The Arkansas Department of Health encourages people to practice heat safety. Ignoring signs of heat stress can be deadly, according to a news release.

Heat stress is heat-related illness caused by the body’s inability to cool down properly.

“The body normally cools itself by sweating; however, under certain conditions sweating is not enough. People who have higher risks for heat stress or heat-related death include children under the age of four, seniors age 65 or older, anyone overweight, and those who are ill or on certain medications,” according to the release.

Heat-related illnesses are preventable. Tips to prevent heat stress are:

• Stay in an air-conditioned area during the hottest hours of the day. If the home doesn’t have air conditioning, consider public places like a library, senior center or mall.

• Wear light, loose-fitted clothing.

• Drink water often; don’t wait to get thirsty.

• Avoid unnecessary hard work or activities if outside or without air conditioning.

• Avoid unnecessary sun exposure. Wear a hat when in the sun.

• Use sunscreen as directed and reapply as needed.

“The most common heat-related illnesses are heat stroke, heat exhaustion, heat cramps, sunburn and heat rash. It is important for everyone to know the warning signs and what action to take if someone experiences one of these illnesses,” according to the release.

• Heat Stroke: Symptoms are high body temperature; hot, red, dry or damp skin; fast, strong pulse; headache; dizziness; nausea; confusion; and passing out. For heat stroke, call 911 right away, move the person to a cooler place and help lower the body temperature with cool cloths or a cool bath.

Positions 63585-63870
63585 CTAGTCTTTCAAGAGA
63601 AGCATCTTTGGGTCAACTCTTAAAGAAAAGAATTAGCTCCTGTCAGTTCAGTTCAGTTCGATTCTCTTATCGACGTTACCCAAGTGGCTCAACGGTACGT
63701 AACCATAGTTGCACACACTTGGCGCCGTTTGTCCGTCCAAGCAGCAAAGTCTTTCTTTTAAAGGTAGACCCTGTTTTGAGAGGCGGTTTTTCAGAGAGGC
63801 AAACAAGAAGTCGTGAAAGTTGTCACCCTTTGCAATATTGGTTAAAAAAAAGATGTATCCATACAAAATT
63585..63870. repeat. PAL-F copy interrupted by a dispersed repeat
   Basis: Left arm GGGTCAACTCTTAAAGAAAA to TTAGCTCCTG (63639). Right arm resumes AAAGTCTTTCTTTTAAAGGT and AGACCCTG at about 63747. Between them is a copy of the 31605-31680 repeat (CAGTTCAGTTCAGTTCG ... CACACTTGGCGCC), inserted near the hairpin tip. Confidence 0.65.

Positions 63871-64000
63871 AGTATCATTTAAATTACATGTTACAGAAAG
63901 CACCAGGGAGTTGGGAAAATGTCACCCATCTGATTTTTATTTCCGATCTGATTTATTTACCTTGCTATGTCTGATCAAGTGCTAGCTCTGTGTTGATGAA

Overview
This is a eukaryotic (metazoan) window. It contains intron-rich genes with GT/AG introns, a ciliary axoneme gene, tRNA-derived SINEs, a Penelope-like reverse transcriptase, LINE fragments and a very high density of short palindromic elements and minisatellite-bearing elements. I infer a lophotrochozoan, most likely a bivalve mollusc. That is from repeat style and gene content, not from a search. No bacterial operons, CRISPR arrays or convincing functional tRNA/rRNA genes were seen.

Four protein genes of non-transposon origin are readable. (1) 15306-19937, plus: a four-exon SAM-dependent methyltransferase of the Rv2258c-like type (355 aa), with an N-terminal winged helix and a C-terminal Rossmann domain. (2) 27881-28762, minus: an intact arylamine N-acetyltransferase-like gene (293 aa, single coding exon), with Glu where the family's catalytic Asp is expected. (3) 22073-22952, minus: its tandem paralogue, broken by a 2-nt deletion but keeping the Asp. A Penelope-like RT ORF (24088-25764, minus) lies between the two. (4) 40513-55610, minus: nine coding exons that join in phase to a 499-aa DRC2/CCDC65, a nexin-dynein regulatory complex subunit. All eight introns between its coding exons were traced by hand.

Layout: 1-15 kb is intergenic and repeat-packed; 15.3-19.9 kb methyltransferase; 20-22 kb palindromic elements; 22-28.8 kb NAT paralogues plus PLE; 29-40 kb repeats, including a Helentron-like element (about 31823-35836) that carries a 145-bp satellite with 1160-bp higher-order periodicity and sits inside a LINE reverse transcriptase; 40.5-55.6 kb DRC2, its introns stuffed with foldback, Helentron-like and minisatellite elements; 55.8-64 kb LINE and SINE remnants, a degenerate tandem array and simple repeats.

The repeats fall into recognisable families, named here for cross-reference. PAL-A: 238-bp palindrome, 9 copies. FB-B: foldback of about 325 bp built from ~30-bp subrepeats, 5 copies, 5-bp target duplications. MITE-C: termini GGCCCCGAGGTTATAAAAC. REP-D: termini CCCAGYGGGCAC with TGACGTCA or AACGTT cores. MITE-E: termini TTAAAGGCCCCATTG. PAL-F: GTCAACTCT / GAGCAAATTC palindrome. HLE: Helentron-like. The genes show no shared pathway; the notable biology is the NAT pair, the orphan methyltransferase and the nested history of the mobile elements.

• Heat Exhaustion: Symptoms include heavy sweating; cold, pale and clammy skin; fast, weak pulse; nausea or vomiting; muscle cramps; tiredness or weakness; dizziness; headache; and passing out. For heat exhaustion, a person should move to a cool place, loosen clothes, put cool, wet cloths on the body or take a cool bath, and sip water. Get medical help right away if vomiting, symptoms get worse or symptoms last longer than one hour.

• Heat Cramps: Symptoms include heavy sweating during intense exercise and muscle pain or spasms. For heat cramps, stop physical activity and move to a cool place, drink water or a sport drink, and wait for cramps to go away before starting more physical activity. If someone is on a low-sodium diet, has heart problems, or if cramps last longer than one hour, they should get medical help right away.

• Sunburn: Symptoms include painful, red, and warm skin and blisters on the skin. For sunburn, stay out of the sun until the sunburn heals, put cool cloths on the sunburned areas or take a cool bath, put moisturizing lotion on sunburned areas, and don’t break blisters.

• Heat Rash: Symptoms include red clusters of small blisters that look like pimples on the skin, usually on the neck, chest, groin, or in elbow creases.